This remarkably fresh and beautifully preserved panel was rediscovered in 1969, when it was sold at Christie's as a work by the as-yet-anonymous Duccesque artist known as the Master of Monte Oliveto. At the time of the auction, the background behind the diminutive saint was completely overpainted, but the quality of the panel was nevertheless recognized by Sir John Pope-Hennessy, who acquired the picture and promptly had it cleaned. During this process, a revelation emerged: a sumptuously inlaid marble throne; a portion of the figure of Saint Francis, clad in brown robes and holding a book; a delicately embroidered cloth of honor running down the panel at right; and a richly colorful marbled floor were all revealed.
Almost immediately after its cleaning, the panel was published by Louisa Vertova as work of the so-called Master of Città di Castello, an early follower of Duccio's whose oeuvre was initially reconstructed by Frederick Mason Perkins in 1908 around a Madonna and Child Enthroned in the Pinacoteca Comunale at Città di Castello. This attribution was taken up by Federico Zeri and echoed by Bernard Berenson in whose photographic archives the painting is listed has having been sold at Christie's by the wife of the well-known collector Harold H. Bompas. In 1979, James Stubblebine published his monumental Duccio di Buoninsegna and his School, which gathered together for the first time in one place a great number of early Trecento pictures painted by, and under the influence of, the great Sienese master. Stubblebine catalogued the Pope-Hennessy Saint Peter as the work of an artist he named the “Polyptych 35 Master”, after a tabernacle (inv. no. 35) in the Pinacoteca in Siena. In a 1982 review of this two-volume effort, Miklós Boskovits noted that, among other similar designations, the Polyptych 35 Master identified by Stubblebine might not be an independent hand, but rather a subset within the oeuvre of a known artist. As Boskovits writes, “Stubblebine does not seem to believe that artists were subject to sometimes considerable alterations of taste, preferences, or mood, and, as a consequence, to qualitative oscillations....To my mind...the catalogues of the “Christ Church Tabernacle Master,” the “Bern Master,” and the Tabernacle 35 Master”...might be considered expressions of three successive phases of Duccio's career” (M. Boskovits, "Review of 'Duccio and His School' by James H. Stubblebine; 'Duccio: Tuscan Art and the Medieval Workshop' by John White," The Art Bulletin, New York, vol. LXIV, No. 3, September 1982, p. 497).
In the decades that followed, art historians have made significant progress in understanding the complex landscape of Sienese painting in the wake of its brilliant founder. The Master of Città di Castello, whose career was once thought to extend into the third decade of the 14th century, is now understood as a master who had already achieved maturity by c. 1305, and who was trained in the immediate circle of Duccio. But although more than a dozen pictures are now assigned to his hand, very little remains understood about their relative chronology. At the same time, scholars have begun to consider the Master of Monte Oliveto as an artist who may not have become active until a decade or more later, and whose works reveal an understanding of Duccio's innovations filtered through the influence of one of the great master's closest pupils, Segna di Buonaventura. In 2003, a major exhibition in Siena devoted to Duccio and his followers revisited many of these discussions, and suggested that Stubblebine's so-called Tabernacle 35 Master might have been an associate of Duccio's, and in any case that the group of works assigned to him in the 1979 book do not form a stylistically homogenous group.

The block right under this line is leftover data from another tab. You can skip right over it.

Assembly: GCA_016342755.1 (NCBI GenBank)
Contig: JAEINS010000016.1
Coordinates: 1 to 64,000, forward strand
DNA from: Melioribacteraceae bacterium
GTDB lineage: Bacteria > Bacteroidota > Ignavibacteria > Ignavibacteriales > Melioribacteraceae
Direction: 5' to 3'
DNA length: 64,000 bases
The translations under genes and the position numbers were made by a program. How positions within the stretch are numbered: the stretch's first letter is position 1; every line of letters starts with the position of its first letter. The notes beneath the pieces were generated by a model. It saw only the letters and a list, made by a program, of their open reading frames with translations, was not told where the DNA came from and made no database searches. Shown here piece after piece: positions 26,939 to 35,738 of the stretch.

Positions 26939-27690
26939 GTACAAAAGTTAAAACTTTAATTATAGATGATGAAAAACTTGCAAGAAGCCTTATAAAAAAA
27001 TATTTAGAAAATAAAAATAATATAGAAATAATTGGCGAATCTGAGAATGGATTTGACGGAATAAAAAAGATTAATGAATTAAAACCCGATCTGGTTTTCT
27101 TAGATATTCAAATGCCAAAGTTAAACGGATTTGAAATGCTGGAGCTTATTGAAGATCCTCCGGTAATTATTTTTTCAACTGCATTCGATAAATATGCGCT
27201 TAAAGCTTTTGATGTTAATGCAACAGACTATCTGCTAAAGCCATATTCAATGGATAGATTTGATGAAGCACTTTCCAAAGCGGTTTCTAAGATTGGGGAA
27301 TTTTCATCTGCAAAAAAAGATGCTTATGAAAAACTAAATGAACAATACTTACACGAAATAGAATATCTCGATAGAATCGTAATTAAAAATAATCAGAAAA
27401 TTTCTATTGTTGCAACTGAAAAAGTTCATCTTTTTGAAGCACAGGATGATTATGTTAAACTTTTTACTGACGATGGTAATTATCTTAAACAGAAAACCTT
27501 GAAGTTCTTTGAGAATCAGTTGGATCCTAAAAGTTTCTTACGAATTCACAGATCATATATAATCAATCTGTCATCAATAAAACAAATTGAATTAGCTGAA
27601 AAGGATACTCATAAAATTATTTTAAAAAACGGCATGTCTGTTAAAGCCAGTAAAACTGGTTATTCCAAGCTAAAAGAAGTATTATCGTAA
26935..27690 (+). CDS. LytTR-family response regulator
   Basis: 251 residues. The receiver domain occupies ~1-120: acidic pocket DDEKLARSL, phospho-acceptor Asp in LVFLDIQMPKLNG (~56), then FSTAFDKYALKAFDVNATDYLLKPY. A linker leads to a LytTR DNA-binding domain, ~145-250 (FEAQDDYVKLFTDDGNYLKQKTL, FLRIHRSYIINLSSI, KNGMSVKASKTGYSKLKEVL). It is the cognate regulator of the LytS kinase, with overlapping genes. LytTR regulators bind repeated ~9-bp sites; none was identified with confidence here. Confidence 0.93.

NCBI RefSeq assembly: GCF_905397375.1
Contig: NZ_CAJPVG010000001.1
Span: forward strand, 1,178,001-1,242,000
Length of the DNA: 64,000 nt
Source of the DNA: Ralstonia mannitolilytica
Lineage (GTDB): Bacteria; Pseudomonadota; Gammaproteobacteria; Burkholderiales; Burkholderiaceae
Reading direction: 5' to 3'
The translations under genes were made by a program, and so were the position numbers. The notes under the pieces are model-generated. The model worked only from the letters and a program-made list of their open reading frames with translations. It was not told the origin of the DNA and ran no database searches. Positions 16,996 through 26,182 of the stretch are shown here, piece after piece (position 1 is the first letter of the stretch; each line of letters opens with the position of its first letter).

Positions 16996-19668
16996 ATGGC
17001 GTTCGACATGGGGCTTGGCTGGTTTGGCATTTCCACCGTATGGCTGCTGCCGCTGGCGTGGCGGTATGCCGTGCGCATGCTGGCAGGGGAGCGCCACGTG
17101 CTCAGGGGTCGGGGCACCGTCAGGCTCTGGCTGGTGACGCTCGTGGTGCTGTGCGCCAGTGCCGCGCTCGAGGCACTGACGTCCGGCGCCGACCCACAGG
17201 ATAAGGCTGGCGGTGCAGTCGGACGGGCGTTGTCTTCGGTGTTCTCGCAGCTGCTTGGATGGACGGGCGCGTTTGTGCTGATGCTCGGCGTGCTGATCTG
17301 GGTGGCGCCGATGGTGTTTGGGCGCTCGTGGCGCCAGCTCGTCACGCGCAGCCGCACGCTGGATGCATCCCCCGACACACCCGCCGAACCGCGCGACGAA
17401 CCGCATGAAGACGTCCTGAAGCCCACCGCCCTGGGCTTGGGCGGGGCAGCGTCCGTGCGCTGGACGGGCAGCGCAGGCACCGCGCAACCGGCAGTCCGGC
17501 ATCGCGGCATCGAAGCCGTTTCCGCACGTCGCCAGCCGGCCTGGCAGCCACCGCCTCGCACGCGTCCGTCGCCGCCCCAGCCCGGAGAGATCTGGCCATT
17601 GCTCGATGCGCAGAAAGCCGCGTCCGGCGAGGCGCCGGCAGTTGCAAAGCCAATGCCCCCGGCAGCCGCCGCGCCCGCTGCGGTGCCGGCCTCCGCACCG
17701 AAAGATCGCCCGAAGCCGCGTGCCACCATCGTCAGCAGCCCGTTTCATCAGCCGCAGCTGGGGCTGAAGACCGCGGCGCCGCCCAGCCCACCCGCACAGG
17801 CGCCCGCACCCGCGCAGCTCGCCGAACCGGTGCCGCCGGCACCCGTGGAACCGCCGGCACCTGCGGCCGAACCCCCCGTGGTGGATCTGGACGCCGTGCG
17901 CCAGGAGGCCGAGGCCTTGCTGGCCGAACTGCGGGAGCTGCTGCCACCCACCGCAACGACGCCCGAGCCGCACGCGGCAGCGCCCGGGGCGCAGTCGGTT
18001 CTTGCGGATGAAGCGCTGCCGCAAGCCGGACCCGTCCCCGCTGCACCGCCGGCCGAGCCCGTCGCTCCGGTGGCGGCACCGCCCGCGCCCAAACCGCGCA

Scholarship devoted to this fascinating aspect of early Italian painting continues to develop. At present, the most convincing stylistic connections to the present work appear to exist in the oeuvre of the Master of Monte Oliveto, whose insistent linearity, unique approach to the depiction of physiognomy, and use of palette – particularly his bright reds and subtle tonal balances of greens and blues – mirror those in this Saint Peter. Indeed, the patterning on the cloth of honor, visible at right in the present work, seems identical to that in a tabernacle wing by the Master of Monte Oliveto at the Metropolitan Museum of Art in New York (inv. 41.190.31bc). While there is yet to be scholarly consensus on the attribution of the present picture, its original context is clear: the little Saint Peter must have originally been part of a small-scale devotional Enthroned Madonna surrounded by saints (and possibly angels), like those at the Art Institute of Chicago (1937.1007; attributed to Ugolino di Nerio) and the Robert Lehman Collection at the Metropolitan Museum of Art (1975.1.1; attributed to Segna di Buonaventura). The inclusion of Saint Francis, who appears in the background, suggests that this would have been a Franciscan commission. The Enthroned Madonna of which the present Saint Peter was originally part could have been a standalone work, a wing of a diptych, or even the central panel of a triptych intended for private devotion.